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Change or Die: The Three Keys to Change at Work and in Life

3.87  ·  Rating details ·  738 ratings  ·  110 reviews
"CHANGE OR DIE. What if you were given that choice? We're talking actual life and death now. Your own life and death. What if a well-informed, trusted authority figure said you had to make difficult and enduring changes in the way you think, feel, and act? If you didn't, your time would end soon—a lot sooner than it had to. Could you change when change mattered most?"

Hardcover, 256 pages
Published January 2nd 2007 by Harper Business (first published December 26th 2006)
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Average rating 3.87  · 
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 ·  738 ratings  ·  110 reviews

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Jan 18, 2011 rated it really liked it
Recommended to Annette by: Randy
Shelves: self-help
My husband took a LEAN class over the summer and his instructor recommended this book. He really likes it a lot and he says he does use this information at work. I decided to read it(actually I listened to the audio version) because I find the study of change fascinating.

The main point of the book is: most people will try to entice other people to change using the three F's: facts, force and fear. These usually don't work at least not for the long term. He suggests that what does work are the
Nov 06, 2014 rated it it was ok
This book brings up a couple of interesting questions. The one that is most interesting is this: why do people find it so hard to change their behaviors even when it's literally a matter of life and death? You'd think the possibility of DYING would be enough to get people to improve their diets or stop doing drugs or participating in dangerous activities, but it clearly isn't. The author suggests that negative reinforcements are not as powerful as positive reinforcements, which may be true, but ...more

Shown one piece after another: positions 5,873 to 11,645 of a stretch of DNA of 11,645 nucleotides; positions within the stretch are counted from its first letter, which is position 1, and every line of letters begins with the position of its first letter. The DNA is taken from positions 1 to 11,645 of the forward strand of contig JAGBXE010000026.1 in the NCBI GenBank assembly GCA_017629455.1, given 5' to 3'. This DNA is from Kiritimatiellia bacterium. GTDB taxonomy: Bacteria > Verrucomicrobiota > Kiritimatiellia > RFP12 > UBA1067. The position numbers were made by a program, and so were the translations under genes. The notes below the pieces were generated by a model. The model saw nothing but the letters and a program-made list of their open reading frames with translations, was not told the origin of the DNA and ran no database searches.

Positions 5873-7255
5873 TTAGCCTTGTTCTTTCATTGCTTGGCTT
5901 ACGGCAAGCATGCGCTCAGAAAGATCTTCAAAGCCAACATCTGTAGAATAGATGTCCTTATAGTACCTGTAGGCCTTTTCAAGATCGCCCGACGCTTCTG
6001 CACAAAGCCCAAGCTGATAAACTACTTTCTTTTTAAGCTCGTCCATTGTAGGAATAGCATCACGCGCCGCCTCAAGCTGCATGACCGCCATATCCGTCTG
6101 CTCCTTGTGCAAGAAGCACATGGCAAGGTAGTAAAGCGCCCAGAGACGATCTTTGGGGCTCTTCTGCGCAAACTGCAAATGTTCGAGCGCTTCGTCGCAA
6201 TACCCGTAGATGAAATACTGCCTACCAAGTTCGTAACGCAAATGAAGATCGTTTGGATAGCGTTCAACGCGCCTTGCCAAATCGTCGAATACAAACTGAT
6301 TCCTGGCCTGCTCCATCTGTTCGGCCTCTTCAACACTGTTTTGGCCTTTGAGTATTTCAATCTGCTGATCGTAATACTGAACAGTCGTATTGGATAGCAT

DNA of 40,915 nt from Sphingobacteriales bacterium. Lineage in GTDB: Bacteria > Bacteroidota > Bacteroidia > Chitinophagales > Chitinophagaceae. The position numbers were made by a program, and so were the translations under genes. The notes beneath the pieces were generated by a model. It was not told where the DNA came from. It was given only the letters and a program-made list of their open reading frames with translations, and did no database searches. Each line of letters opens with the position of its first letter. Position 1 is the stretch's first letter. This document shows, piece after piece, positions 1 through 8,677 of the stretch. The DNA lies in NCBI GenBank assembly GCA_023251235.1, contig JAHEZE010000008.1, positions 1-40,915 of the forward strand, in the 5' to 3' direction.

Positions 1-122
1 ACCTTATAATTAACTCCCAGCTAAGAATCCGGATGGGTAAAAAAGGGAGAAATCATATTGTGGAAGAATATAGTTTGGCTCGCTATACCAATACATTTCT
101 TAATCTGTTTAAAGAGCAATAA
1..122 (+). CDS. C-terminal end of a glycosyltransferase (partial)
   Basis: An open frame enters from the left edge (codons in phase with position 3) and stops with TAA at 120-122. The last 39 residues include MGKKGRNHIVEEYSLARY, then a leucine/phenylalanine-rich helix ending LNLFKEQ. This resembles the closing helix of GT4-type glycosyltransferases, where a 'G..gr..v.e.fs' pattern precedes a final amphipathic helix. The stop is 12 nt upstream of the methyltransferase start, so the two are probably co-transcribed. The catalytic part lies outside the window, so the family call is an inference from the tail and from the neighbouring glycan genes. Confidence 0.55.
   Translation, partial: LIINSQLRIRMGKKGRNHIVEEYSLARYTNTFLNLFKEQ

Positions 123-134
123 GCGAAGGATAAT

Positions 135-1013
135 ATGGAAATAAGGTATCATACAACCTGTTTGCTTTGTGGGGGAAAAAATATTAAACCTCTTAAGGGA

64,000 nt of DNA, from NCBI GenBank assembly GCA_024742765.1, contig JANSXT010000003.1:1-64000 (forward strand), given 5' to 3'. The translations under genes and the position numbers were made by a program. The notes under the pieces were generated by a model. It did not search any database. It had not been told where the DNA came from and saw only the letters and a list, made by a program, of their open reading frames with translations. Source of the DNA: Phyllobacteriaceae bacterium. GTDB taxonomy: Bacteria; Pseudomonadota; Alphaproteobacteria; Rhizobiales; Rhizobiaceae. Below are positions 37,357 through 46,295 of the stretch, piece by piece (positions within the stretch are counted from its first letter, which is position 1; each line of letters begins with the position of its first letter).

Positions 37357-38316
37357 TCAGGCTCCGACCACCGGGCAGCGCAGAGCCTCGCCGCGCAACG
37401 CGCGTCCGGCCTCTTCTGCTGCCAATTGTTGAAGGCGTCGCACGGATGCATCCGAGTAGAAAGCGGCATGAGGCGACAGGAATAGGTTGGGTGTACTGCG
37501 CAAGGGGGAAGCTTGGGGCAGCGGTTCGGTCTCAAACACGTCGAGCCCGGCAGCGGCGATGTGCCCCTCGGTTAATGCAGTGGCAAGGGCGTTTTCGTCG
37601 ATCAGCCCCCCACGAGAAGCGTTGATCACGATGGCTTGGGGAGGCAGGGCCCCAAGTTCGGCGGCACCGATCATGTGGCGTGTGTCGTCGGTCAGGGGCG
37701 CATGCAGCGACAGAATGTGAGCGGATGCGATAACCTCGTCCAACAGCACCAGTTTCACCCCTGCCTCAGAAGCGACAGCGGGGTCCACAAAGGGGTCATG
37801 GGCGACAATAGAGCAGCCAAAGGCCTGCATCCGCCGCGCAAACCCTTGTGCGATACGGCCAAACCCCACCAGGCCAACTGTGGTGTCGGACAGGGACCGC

Oct 25, 2011 rated it liked it
The book, while interesting, wasn't very instructive. Deutschman outlines his three key points for change, and spends the entire book bringing in real-life examples of how they have been applied. He doesn't really go into too much detail about the psychology of change, or realistic examples of how one can change the smaller things in one's life. For example, chapter on "Changing a Loved One" just summarized Bill Gates' relationship with his mother, and really failed to give any practical advice ...more
Chafic (Rello)
Apr 25, 2017 rated it really liked it  ·  review of another edition
Shelves: nonfiction
I'm quite torn about this book. Not for it's content or its message, but rather I should give it a rating of 3 or 4, since it fits exactly into a 3.5 for me.

I found the book quite enjoyable, mostly cause I'm a sucker for case studies and this was chalk full of them. It was informative and has a very good outline in assimilating change.
I think this is a definite must-read for those wanting to read more non-fiction, albeit the showy title.

Definitely keeps you thinking.

4.01 / 5
Libby Gill
Nov 05, 2012 rated it really liked it
One of my all-time favorite non-fiction books - Alan Deustchman's "Change or Die" - poses a question as compelling as any you're ever likely to hear. If you had to change your beliefs and behaviors or risk premature death, could you do it? You may think so, but the well-documented scientific research is betting against you. Nine to one against you, in fact. But there's hope as Deutschman details in this page-turner. Experts in a variety of fields including healthcare, criminal rehabilitation, ...more
Dec 28, 2012 rated it really liked it